Achilles in Hyde Park (made from melting down Napoleon's cannons at Waterloo)
Why Family is Really, Really Important (Even Compared to Work)In Homer's Illiad, Achilles is given a prophecy by his mother: go to Troy and die in glory, or live a peaceful life with your family in obscurity. It is the quintessential question for an ambitious man. Do you sacrifice your family for your career? I had always been of the opinion that Achilles, who chose honor over peace, chose rightly. But a few weeks ago, I had an experience that made me reconsider.
I had been home studying for the big mid-med school exam (USMLE Board Step I), and I had been having a wonderful time. I had great conversations with my brother and I shared most dinners with my parents. I was able to help out with some of the work that my dad was engaged with on our new family farm. One morning, I took my Bible and my breakfast outside. I sat on the back porch of my home, and, for no particular reason, I was overwhelmed by a deep peace. I thought, “This is what it’s all about: living life with one’s family.”
Family in the Bible
The Family is a critical part of God’s plan throughout the Old and New Testaments. From Genesis One up through the Epistles of Paul, human marriage and family is perhaps the most important metaphor for understanding God’s relationship with Man. It was not good that Adam was alone; he could worship God, but had no equal, no one by his side. So God created Eve. And from Eve, all the families of the earth were borne. God works through Abram to found his family, and then through Isaac’s and Jacob’s families. Throughout the Old Testament, God is comparing Himself to the husband and Israel to the bride. Jesus uses the family and the metaphor of marriage time and time again. The metaphor is given central importance in Paul’s writings, particularly in Ephesians, and said to be the way we come to understand God's relationship to us.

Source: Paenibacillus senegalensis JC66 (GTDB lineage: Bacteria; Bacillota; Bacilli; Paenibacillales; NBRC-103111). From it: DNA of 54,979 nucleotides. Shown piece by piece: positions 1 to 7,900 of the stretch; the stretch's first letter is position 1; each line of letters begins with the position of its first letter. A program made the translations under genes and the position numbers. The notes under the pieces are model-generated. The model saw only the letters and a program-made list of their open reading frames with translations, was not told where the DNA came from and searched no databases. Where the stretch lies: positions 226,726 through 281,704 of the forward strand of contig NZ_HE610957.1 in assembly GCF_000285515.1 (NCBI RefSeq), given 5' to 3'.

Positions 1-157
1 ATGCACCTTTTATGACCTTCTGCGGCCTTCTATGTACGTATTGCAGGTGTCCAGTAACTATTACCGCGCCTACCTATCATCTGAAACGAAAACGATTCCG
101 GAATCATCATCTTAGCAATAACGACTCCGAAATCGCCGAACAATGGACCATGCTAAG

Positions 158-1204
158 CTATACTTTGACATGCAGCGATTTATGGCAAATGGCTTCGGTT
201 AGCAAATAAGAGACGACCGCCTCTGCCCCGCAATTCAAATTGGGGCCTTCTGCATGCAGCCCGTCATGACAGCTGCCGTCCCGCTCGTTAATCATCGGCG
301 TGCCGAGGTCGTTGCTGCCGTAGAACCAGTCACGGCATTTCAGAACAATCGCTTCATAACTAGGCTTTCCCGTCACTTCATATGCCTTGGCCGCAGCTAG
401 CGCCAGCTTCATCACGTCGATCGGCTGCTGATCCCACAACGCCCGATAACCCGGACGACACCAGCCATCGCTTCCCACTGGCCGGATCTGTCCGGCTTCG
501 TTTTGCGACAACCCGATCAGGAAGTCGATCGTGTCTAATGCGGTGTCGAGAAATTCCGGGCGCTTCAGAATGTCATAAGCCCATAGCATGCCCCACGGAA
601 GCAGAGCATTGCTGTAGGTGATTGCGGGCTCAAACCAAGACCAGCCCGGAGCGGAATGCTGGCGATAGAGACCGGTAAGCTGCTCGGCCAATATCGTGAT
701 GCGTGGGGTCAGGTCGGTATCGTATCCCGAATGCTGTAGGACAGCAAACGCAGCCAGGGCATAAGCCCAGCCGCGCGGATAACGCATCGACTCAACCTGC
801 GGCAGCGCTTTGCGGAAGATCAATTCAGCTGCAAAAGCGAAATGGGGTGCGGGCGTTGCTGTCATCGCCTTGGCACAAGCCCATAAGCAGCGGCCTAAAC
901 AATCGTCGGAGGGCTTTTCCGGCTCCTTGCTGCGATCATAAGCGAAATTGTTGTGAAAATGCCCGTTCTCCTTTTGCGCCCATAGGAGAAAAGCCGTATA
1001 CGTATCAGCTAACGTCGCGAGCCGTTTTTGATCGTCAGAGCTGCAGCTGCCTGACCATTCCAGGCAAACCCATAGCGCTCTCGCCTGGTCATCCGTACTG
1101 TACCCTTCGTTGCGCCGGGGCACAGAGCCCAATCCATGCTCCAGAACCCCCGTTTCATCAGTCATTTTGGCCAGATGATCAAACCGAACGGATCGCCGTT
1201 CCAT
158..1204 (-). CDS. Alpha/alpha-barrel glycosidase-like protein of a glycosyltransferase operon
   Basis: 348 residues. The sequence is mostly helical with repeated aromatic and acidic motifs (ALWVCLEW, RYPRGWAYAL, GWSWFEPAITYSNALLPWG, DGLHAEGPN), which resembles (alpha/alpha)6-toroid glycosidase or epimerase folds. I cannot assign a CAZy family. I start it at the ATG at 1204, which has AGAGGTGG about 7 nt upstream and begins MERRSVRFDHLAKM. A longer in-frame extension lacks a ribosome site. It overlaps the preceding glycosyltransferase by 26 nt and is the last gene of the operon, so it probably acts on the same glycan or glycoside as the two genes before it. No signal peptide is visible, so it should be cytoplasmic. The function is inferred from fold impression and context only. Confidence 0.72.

Wars and Rumors of Wars
I’ve been busy with many noble projects throughout the world ([chest puffed] if I don't say so myself). I thought that these were really what we should keep busy with while on earth. But I realized something: that my medical work and work for the poor should not be done. Not morally, but cosmically. My leaving home is a necessary evil. There is some greater evil, Poverty or Sickness, which calls me from my home, and so I rightly leave home to go fight. The shift in my perspective is in the permanence of fighting. I never appreciated that Sickness was a fleeting thing, that there will be no doctors in the Resurrection. I have been like a man who hears of a threat to his land, who takes his sword and goes off to war to fight for it. My epiphany was that my sword will one day be beaten into a plow because there will never again be a reason for me to leave home. Man’s destiny is domestic. Peace will not pass away. I saw my primary identity as a man going off to fight, not a father reluctantly drawn from his home.
While living at home, I realized that I have grown in various virtues. I’ve notice myself being more friendly, more bold in my relationships, and paradoxically, more ambitious in my community outside the home. Reflecting on the changes, I think that these changes came from my being more secure in my identity: I am the son of my father and mother; my role is to honor them, and to grow as a man in strength and goodness. They love and accept me, and support me in whatever I aspire to do. This was all true before living at home. But living at home has made that a daily reality. I can run on my own for a long while, but visiting home recharged me, giving me greater assurance of who I am and what I ought to be doing.